Chkhaidze, D.; Basilaia, G.; Elashvili, M.; Shishlov, D.; Bidzinashvili, G.
Caucasus and Central Asia represents regions of high seismic activity, composing a significant part of Alpine-Himalayan continental collision zone. Natural catastrophic events cause significant damage to the infrastructure worldwide, among these approximately ninety percent of the annual loss is due to earthquakes. Monitoring of Seismic Activity in these regions and adequate assessment of Seismic Hazards represents indispensible condition for safe and stable development. Existence of critical engineering constructions in the Caucasus and Central Asia such as oil and gas pipelines, high dams and nuclear power plants dramatically raises risks associated with natural hazards and eliminates necessity of proper monitoring systems. Our initial efforts were focused on areas that we are most familiar; the geophysical community in the greater Caucuses and Central Asia experiencing many of the same problems with the monitoring equipment. As a result, during the past years GMSys2009 was develop at the Institute of Earth Sciences of Ilia State University. Equipment represents a cost-effective, multifunctional Geophysical Data Acquisition System (DAS) to monitor seismic waves propagating in the earth and related geophysical parameters. Equipment best fits local requirements concerning power management, environmental protection and functionality, the same time competing commercial units available on the market. During past several years more than 30 units were assembled and what is most important installed in Georgia, Armenia, Azerbaijan and Tajikistan. GMSys2009 utilizes standard MiniSEED data format and data transmission protocols, making it possible online waveform data sharing between the neighboring Countries in the region and international community. All the mentioned installations were technically supported by the group of engineers from the Institute of Earth Sciences, on site trainings for local personnel in Armenia, Azerbaijan and Tajikistan was provided creating a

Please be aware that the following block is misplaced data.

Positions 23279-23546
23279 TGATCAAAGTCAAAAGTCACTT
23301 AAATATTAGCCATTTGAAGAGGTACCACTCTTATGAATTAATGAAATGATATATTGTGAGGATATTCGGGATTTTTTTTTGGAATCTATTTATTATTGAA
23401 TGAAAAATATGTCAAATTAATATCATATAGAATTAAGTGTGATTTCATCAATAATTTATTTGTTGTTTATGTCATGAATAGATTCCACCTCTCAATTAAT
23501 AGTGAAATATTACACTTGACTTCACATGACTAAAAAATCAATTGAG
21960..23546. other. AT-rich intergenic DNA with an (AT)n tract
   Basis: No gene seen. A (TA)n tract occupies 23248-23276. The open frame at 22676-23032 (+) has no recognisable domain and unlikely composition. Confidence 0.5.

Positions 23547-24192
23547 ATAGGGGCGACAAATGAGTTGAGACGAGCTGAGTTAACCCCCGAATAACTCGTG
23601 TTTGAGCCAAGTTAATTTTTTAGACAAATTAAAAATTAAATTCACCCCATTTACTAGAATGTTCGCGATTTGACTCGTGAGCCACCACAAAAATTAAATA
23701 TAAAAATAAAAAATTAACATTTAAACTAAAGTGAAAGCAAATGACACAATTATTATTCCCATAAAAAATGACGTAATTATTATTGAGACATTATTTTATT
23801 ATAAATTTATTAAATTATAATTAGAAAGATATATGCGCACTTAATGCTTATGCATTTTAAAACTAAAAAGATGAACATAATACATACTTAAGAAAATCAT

Kawai, Ronald T.; Friedman, Douglas M.; Serrano, Leonel
A study was conducted to determine the potential reduction in fuel burned for BLI (boundary layer ingestion) inlets on a BWB (blended wing body) airplane employing AFC (active flow control). The BWB is a revolutionary type airplane configuration with engines on the aft upper surface where thick boundary layer offers the greatest opportunity for ram drag reduction. AFC is an emerging technology for boundary layer control. Several BLI inlet configurations were analyzed in the NASA-developed RANS Overflow CFD code. The study determined that, while large reductions in ram drag result from BLI, lower inlet pressure recovery produces engine performance penalties that largely offset this ram drag reduction. AFC could, however, enable a short BLI inlet that allows surface mounting of the engine which, when coupled with a short diffuser, would significantly reduce drag and weight for a potential 10% reduction in fuel burned. Continuing studies are therefore recommended to achieve this reduction in fuel burned considering the use of more modest amounts of BLI coupled with both AFC and PFC (Passive Flow Control) to produce a fail-operational system.